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I am experimenting with wavelets for my thesis and am currently working with the stationary WT pywavelets provides. There are very nice plots for CWTs, but does anyone know a technique for producing a plot that gives a good overall understanding of the produced SWT? Right now I am basically just producing a list of details coefficient plots for each level, and not regarding the averages at all.

I hope this question belongs here. Cheers!

EDIT:

I really just iterate through the transform and plot each details coefficient vector. (I'm aware the example uses DWT and not SWT, but it should be analogous)

fig, axes = plt.subplots(3, 5, figsize=[14, 8])

c = pywt.wavedec(data1, 'haar', mode='periodization')

for i in range(0, 5): axes[0, i].plot(c[i],c = "r")

The result then looks like this:

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  • $\begingroup$ SWT is easier than DWT in the sense that you can provides plots (2D) similar to that of the CWT. Could you show what you do plot? $\endgroup$ – Laurent Duval Aug 6 at 14:19
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    $\begingroup$ Thanks. I added the plots I got. $\endgroup$ – wavelet_guest Aug 6 at 15:04
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I don't do Python, I'm an old person sticking to his old Matlab (codes and) habits. However, up to extension/wavelet/border issues, SWT is a discrete equivalent to CWT. And in most versions, the number of samples in approximations or details is the same (which is not the case for the DWT). Hence, you can concatenate 1D rows of details (or approximations) into 2D images, akin to traditional scalograms. The following images and code show the process. I have generated a random piecewise polynomial signal with increasing degrees. Then rows of details, and an image of the rows concatenated. The motivation is to address the impact of vanishing moments on piece-wise polynomials, with border effects. Here are two different realizations.

piecewise polynomial signal and stationary wavelets, realization 1

piecewise polynomial signal and stationary wavelets, realization 2

The Matlab code, that may be reproduced in Python:

dataLength = 512;
data = zeros(dataLength,1);
nChunk = 4;
lChunk = dataLength/nChunk;
for iChunk = 0:nChunk-1
    idxChunk = iChunk*lChunk+(1:lChunk)';
    polyChunk = rand(iChunk+1,1)-0.5;
    dataChunk = polyval(polyChunk,linspace(-0.5,0.5,lChunk));
    data(idxChunk) = dataChunk;
end

nLevel = 4;
[swa,swd] = swt(data,nLevel,'db2');

figure(1);clf
subplot(1,3,1)
plot(data,'x');axis tight
for iPlot = 1:nLevel
    subplot(nLevel,3,3*(iPlot-1)+2)
    plot(swd(iPlot,:));;axis tight
end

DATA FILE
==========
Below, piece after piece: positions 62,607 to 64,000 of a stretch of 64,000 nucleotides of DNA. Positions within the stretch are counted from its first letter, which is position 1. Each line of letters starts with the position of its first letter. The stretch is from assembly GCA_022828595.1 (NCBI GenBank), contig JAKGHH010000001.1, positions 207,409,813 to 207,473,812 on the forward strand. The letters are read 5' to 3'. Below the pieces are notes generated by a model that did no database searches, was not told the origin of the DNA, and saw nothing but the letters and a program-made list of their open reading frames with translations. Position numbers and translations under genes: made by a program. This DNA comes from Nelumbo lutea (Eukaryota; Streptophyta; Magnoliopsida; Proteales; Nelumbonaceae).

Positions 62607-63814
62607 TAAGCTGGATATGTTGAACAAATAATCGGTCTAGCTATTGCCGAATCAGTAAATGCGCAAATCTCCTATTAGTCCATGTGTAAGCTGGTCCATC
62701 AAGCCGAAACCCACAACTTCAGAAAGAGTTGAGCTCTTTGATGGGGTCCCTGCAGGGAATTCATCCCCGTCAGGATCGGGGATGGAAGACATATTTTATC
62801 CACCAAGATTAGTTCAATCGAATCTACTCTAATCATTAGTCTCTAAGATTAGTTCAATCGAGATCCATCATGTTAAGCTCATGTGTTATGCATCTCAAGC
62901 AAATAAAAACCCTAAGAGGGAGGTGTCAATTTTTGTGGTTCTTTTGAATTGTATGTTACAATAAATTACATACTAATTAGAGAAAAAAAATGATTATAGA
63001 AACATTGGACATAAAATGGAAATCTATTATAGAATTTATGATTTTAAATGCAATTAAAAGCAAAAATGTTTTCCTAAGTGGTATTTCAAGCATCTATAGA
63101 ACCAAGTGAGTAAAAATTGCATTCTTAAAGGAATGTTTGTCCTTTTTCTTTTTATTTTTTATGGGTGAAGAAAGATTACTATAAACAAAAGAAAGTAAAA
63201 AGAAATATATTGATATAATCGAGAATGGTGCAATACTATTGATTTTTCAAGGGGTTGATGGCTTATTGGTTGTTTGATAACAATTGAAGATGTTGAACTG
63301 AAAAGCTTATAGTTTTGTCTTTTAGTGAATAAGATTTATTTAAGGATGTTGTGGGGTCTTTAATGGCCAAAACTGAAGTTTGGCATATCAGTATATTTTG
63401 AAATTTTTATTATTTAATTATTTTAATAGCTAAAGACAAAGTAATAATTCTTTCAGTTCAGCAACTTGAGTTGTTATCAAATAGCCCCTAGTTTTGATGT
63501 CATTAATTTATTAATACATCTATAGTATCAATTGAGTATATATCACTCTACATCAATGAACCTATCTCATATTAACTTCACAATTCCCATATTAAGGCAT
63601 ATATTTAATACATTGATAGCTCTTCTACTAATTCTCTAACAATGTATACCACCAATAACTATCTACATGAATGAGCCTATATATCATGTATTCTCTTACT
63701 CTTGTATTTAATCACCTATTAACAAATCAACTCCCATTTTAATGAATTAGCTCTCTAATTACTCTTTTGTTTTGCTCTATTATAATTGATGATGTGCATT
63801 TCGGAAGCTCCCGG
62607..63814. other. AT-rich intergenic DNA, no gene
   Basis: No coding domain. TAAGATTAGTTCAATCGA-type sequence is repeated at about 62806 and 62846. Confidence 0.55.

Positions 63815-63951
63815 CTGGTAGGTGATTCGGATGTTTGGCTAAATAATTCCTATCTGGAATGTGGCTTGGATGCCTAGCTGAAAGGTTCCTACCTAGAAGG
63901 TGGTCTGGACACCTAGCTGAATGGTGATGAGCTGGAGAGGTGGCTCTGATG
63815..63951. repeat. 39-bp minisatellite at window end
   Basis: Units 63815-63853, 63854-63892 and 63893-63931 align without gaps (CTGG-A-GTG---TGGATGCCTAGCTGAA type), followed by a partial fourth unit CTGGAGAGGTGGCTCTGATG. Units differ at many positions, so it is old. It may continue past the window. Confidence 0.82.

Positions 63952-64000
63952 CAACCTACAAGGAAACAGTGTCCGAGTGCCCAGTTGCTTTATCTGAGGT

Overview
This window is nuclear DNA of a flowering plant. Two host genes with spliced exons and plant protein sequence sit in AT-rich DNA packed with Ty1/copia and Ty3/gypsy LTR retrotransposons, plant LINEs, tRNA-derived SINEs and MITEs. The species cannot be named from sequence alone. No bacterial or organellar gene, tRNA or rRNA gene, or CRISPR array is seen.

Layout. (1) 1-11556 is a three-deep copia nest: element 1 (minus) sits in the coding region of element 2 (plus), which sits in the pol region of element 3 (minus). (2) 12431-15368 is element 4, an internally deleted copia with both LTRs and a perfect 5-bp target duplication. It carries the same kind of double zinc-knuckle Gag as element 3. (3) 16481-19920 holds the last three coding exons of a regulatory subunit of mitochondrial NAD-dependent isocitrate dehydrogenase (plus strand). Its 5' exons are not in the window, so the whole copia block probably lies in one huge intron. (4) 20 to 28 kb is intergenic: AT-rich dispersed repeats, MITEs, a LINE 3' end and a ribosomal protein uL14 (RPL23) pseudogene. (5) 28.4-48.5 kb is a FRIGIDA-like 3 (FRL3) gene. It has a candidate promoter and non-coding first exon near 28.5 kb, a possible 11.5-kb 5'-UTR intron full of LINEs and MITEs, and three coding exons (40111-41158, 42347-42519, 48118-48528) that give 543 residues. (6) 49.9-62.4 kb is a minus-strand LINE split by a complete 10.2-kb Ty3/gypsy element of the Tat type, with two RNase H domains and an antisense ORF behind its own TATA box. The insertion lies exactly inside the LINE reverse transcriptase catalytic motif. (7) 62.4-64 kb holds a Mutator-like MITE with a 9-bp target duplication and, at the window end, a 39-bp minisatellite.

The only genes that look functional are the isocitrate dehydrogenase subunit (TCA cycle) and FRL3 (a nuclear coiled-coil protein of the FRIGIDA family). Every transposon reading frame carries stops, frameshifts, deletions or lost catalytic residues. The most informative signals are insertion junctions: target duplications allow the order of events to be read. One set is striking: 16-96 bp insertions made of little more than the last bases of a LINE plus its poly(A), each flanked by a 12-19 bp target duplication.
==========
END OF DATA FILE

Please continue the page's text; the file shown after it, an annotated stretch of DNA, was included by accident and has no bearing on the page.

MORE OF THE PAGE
subplot(1,3,3)
imagesc(swd)

Other related questions/answers:

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  • $\begingroup$ Thanks a lot, I will try it out in Matlab, and see how I can convert it to python. Do you think that, if I were to plot a DWT, that I could use the method you propose by duplicating the coefficients in each level? Or are there other methods for that? (Or should I make a separate question for this?) $\endgroup$ – wavelet_guest Aug 7 at 17:40
  • $\begingroup$ Duplicating at each level is a traditional way to plot scalograms for the DWT. It is not fully accurate though, but helps the visualization. No need to duplicate the question, as long as you upvote :) But I have plots ready in the second option. Note that DWT are irregular samplings of CWT... quite interesting $\endgroup$ – Laurent Duval Aug 7 at 18:10
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    $\begingroup$ Allright, I understand the Matlab example now. Thanks again. Since I will be looking for patterns in the wavelet transform, I thought I should use the SWT, since apparently SWT is better for that sort of analysis, but I will try out both for now, I think. In your example, the detail coefficients have not been altered, right? Wouldn't I want to scale them somehow, so that coefficients of different levels become comparable? I find it fascinating that DWT does so much decimating, and the inverse transform can still work. (I did upvote, but it says my reputation is too low to show it :-/ ) $\endgroup$ – wavelet_guest Aug 8 at 13:04
  • $\begingroup$ Thank you, and be patient for the reputation. DWT is sheer magic: perserving invertibility by combining two aliased filters... The prices to pay are a limited choice of wavelets, and shift-variance. SWT is shift-invariant, hence probably easier to use and handle for patterns. You can turn to DWT later if you need optimized computations $\endgroup$ – Laurent Duval Aug 8 at 13:13
  • $\begingroup$ I will definitely explore SWT deeper. I'm a bit scared that the zeroes the method introduces might skew the results. But that's possibly only because I don't understand SWT well enough yet. Would you recommend scaling the detail coefficients, so that coefficients of different levels become comparable? $\endgroup$ – wavelet_guest Aug 8 at 13:43

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